Tuesday, October 10, 2006
I got my chocolate cupcake recipe from Good Housekeeping magazine (Philippine edition). But I find it a little dry. I want my cupcakes moist and a little spongey so I changed some of the ingredients and suit it for my taste.
2 cups all purpose flour
1 ½ cups refined sugar
2/3 cup cocoa
2 tsp. baking powder
½ tsp baking soda
½ tsp salt
1/3 cup butter
1/3 cup canola oil
1 cup milk
½ cup hot water
2 tsp. vanilla extract
cashew or walnuts (optional)
Line muffin pans with paper bake cups. Stir together all purpose flour, refined sugar, cocoa, baking powder, baking soda and salt. I usually sift dry ingredients thrice. Add the butter, canola oil, milk, hot water and vanilla extract. Beat with mixer on low speed for 1 minute. Continue beating until smooth. Fill cups ½ full with batter. In on oven preheated to 350°F bake 15-20 minutes until center of cupcake springs back when touched lightly. Remove from pan to wire rack. Cool completely.
The original recipe calls for 2/3 cup butter, and I changed it to the mixture of 1/3 cup butter and 1/3 cup canola oil. Good Housekeeping recipe also calls for 2/3 cup milk but I also changed it to 1 cup instead. I also add cashew nuts or walnuts.
Sunday, October 01, 2006
This month’s theme for Lasang Pinoy entitled A La Espanyola is about Spanish influence in Filipino cuisine. The strongest culinary influence is from Spain which ruled the Philippines for almost 400 years. Food historians claim that 80 per cent of Philippine dishes are of Spanish origin. Because the Spaniards formed the elite, dishes adapted by upper-class Filipinos were also Spanish-inspired. In our house, we usually prepare relleno, paella, morcon, and callos whenever we have parties and/or celebrations.
The usual technique of sautéing tomatoes, garlic and onions with olive oil was introduced by the Spaniards (according to some famous chefs, good quality olive oil comes from Spain). Add to that, as in popular baked good and desserts like Pan de Sal (a crusty dinner roll), Flan (an egg custard), Ensaymada (cheese buns), rice dishes as in Arroz Valenciana or Arroz Con Pollo, etc. Most Spanish recipes had been modified to accommodate what ingredients were readily available in our country Thus, the emergence of a cuisine Filipinos called their own, adapted to their tastes. Even our favorite adobo shows Mexican and Spanish influences but with regional variations.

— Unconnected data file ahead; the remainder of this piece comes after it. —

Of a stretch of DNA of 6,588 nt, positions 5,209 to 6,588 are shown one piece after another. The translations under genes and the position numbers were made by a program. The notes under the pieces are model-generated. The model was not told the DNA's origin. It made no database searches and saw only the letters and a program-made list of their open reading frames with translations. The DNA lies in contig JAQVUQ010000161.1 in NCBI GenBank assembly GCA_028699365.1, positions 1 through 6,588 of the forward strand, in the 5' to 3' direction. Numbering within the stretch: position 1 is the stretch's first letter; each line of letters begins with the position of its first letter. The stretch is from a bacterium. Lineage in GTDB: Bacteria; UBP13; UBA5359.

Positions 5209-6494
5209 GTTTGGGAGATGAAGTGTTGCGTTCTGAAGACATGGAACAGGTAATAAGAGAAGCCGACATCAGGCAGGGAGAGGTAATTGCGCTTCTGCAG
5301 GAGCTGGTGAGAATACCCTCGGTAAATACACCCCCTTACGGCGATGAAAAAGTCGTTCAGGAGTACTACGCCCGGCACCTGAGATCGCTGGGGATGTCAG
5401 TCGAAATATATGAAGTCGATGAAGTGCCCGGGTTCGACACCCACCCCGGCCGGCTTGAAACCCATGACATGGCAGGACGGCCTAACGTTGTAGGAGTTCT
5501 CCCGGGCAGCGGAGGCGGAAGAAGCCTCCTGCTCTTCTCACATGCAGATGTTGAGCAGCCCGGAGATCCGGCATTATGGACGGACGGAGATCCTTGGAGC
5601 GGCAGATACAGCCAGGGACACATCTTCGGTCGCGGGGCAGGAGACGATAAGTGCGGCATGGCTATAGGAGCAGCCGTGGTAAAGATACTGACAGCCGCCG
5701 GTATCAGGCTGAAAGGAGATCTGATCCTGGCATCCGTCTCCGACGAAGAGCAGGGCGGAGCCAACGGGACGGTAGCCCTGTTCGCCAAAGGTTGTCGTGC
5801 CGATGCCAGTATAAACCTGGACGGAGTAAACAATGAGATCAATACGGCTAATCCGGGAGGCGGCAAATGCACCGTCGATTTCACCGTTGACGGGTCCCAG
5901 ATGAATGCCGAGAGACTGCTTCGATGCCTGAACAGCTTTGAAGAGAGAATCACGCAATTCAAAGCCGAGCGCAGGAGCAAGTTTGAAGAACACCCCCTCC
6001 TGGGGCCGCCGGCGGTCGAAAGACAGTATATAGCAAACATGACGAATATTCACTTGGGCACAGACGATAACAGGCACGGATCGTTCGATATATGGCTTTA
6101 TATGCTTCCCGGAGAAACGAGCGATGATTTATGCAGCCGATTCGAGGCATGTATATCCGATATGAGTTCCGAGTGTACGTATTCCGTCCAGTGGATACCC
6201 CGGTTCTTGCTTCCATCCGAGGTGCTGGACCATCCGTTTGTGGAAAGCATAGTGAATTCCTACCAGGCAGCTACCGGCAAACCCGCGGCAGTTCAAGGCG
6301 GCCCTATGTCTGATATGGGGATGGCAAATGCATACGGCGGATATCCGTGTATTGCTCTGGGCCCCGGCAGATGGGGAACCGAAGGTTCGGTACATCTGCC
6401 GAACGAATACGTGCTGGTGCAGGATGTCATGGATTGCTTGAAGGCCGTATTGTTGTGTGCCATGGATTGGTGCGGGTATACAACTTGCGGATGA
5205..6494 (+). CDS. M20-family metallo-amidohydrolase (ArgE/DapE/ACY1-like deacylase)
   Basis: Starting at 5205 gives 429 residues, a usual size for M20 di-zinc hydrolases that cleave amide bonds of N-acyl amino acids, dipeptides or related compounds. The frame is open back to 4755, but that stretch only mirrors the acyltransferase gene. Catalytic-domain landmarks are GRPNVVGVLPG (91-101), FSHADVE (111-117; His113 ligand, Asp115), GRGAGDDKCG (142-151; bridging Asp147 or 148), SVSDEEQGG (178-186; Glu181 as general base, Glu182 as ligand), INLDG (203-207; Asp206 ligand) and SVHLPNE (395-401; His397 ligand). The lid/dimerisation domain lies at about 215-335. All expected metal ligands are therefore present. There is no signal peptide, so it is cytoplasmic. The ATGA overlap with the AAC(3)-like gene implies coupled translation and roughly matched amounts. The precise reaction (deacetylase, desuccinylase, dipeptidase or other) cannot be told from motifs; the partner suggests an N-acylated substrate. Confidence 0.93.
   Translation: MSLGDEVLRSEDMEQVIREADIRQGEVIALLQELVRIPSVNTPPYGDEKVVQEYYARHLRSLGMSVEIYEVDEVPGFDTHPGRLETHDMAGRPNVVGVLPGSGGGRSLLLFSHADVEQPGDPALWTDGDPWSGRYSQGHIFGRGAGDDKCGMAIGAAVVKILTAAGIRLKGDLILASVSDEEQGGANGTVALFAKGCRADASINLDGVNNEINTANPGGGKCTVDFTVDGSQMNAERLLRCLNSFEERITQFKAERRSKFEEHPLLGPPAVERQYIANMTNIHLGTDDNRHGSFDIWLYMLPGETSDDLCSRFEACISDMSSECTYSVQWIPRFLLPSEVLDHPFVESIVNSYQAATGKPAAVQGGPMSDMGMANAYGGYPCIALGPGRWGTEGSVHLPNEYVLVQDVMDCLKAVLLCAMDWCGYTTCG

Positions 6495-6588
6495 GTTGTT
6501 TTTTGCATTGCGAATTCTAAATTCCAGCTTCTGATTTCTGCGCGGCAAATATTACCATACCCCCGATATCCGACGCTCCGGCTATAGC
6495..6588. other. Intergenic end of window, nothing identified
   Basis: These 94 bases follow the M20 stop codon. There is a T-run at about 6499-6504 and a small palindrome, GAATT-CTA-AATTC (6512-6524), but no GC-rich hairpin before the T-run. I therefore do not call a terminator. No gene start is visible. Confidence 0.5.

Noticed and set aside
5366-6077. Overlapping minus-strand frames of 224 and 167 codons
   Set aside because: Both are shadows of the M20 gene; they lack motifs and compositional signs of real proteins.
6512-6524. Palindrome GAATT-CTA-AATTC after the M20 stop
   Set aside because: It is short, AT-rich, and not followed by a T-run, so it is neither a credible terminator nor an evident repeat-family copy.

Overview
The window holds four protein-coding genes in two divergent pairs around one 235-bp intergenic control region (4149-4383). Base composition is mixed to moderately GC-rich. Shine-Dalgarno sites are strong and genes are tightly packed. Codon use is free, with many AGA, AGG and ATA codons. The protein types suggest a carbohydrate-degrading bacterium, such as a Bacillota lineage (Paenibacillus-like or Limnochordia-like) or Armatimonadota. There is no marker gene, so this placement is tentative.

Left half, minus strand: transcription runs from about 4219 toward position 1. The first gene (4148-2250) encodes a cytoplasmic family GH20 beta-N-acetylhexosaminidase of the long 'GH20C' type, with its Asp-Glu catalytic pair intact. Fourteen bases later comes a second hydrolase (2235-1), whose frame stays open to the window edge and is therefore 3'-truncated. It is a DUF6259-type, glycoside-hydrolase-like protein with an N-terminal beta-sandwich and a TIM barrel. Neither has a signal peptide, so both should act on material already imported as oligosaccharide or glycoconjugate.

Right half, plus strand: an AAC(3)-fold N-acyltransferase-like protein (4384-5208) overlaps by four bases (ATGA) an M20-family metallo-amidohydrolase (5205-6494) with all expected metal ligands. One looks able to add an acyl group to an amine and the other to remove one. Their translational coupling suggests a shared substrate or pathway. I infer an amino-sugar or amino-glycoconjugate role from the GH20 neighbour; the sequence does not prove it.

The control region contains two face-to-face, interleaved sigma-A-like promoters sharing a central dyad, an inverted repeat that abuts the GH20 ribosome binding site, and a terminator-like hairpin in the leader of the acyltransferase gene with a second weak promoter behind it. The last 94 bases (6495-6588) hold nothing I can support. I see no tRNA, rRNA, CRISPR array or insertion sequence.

Spanish-influenced dishes are usually part of my weekly menu. I love to cook caldereta, mechado, embutido, and afritada. Asado is one of my favourites so I asked my aunt to give me her asado recipe. In Spain, asado means “cooked in the oven.” But my aunt’s version of asado recipe is very Filipino. The meat should be cooked in a very low fire until tender. This is my first time to cook this dish and it tastes good. The taste of our Filipino asado resembles that of our paksiw na pata.
800 gms. pork (kasim or porkloin, whole)
1/3 cup water
1/3 cup soysauce
1/3 cup sugar
1. Sliced the pork thinly.
2. Mix the water, sugar and soy sauce in a large frying pan. Add salt and pepper. And the bay leaf and bring it up to medium high heat.
3. Lay pork pieces in the sauce, cover and cook on low heat. Cook for 10-15 minutes and flip the pork, cooking an additional 10-15 minutes until the meat is tender.
4. Remove the bay leaf before serving. Drizzle the sauce over the pork and sprinkle with spring onion.
I would like to thank Purple Girl for hosting this month's LP.